Finally, we find out whether Detroit Airport has a future after the city turned down a $4m offer from private investors to build a modern terminal and hangars at the site, and explore the world’s busiest airports – which handled 1.5 billion passengers last year – in a special map feature.
Technology is making life easier for air traffic controllers, with automation set to play a key role. The FAA’s NextGen programme will provide increased automation and decision support tools to ATC
In this issue: The resurgence of ultra long-haul flights, airport lounges adopting virtual reality tech, the role of airports in helping migrants, Heathrow’s sustainability agenda, rescue plans for Detroit Airport, and more.
specialists, which could one day mean they are no longer involved in controlling every flight. We examine major automation projects in the world of ATC and ask what problems automation could solve in the future.
In security, we speak to Unisys about its plans to supply microsegmentation cybersecurity technology across 400 US airports, and find out more about the latest trend of flight sharing, which involves sharing the costs of private flights between a licensed pilot and their passengers.
Finally, we talk to some of the winners of the ACI Airport Service Quality customer satisfaction survey, map out some of the most exciting African airport projects set to drive air industry growth across the continent, and profile Mexico’s new airport, which is set to be the country’s most expensive endeavour in a century.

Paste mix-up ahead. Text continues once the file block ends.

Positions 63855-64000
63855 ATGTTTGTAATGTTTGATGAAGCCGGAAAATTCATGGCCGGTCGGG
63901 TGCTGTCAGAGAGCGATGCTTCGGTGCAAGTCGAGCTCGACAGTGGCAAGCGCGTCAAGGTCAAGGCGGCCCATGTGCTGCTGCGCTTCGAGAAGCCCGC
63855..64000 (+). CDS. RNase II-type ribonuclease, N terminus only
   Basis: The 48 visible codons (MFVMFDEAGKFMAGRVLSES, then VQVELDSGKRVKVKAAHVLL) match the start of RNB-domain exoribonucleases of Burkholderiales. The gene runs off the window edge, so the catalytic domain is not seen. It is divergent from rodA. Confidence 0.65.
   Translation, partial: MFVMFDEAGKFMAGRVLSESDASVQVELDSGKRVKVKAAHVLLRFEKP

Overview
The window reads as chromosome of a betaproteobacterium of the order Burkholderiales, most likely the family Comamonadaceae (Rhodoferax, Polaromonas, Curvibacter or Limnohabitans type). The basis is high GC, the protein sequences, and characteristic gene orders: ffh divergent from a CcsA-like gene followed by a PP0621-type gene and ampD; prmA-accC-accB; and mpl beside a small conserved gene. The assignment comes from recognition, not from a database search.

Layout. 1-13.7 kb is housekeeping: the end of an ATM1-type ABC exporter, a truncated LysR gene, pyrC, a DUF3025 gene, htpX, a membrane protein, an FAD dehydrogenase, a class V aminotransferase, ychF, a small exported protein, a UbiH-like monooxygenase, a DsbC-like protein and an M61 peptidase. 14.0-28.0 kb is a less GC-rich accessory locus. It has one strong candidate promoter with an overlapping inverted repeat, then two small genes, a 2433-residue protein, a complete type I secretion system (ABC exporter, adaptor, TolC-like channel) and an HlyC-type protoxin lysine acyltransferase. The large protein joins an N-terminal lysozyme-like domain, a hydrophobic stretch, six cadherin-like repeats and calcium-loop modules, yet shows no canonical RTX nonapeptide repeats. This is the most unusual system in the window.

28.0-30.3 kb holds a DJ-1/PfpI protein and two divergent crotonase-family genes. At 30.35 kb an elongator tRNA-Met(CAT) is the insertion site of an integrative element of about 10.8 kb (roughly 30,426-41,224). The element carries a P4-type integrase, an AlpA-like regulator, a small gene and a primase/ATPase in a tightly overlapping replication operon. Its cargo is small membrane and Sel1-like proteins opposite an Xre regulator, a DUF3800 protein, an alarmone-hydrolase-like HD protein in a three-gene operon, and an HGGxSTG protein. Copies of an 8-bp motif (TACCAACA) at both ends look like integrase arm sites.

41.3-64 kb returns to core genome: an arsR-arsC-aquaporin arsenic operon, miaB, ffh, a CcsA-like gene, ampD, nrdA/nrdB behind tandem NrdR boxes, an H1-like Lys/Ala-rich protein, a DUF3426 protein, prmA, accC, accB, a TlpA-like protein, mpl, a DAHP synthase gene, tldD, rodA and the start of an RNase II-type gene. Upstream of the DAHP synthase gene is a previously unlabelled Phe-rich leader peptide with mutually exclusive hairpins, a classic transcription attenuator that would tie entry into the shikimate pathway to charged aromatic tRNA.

WHY IT RATES: Air travel numbers aren’t slowing down anytime soon, and new tech like EASE from Amadeus can help clear congestion when problems arise.—Michael Schottey, TravelPulse Director of Digital Content
Killeen-Fort Hood Regional Airport (GRK), located in central Texas, and Lehigh Valley International Airport (ABE), located in Allentown, Pennsylvania, are both moving away from the traditional common use system and implementing Amadeus Extended Airline System Environment (EASE™), a hybrid common-use infrastructure platform. It is an expandable passenger processing solution that allows any equipped ticket counter or gate workstation to be used by any airline serving the airport.
Amadeus EASE™ can be implemented at any airport, regardless of size, and at a cost far below that of traditional common use systems. It is distinguished by its ability to provide airport operators the flexibility they need to optimize resource allocation required for processing passengers.
Matt Van Valkenburgh, AAE, Executive Director of Aviation for Killeen-Fort Hood Regional Airport, says: “We chose to implement EASE™ at GRK because of the flexibility it provides for the airlines and operations. Our airport offers a variety of services for the airline traveler and the charter community and we’re committed to providing the best experience possible.”